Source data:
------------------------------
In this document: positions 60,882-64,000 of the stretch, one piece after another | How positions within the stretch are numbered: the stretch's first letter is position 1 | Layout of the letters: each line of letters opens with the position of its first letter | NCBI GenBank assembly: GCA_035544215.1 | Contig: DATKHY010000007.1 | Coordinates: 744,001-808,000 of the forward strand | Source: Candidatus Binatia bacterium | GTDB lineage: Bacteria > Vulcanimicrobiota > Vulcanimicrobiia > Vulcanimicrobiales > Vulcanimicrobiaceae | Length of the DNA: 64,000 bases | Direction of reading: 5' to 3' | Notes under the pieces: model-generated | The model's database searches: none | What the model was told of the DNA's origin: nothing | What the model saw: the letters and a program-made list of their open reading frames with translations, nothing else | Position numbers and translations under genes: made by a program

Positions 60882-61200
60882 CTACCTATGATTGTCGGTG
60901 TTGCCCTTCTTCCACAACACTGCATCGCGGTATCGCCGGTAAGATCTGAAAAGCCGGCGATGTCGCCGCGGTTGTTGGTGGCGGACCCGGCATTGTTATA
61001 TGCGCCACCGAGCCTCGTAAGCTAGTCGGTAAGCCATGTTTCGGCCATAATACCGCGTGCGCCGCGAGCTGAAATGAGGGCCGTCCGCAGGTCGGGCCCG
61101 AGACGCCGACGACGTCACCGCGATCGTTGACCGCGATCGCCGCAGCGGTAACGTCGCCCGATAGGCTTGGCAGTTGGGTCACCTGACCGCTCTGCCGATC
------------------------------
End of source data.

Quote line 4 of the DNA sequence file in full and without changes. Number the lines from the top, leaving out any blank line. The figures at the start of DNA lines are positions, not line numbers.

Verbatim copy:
60901 TTGCCCTTCTTCCACAACACTGCATCGCGGTATCGCCGGTAAGATCTGAAAAGCCGGCGATGTCGCCGCGGTTGTTGGTGGCGGACCCGGCATTGTTATA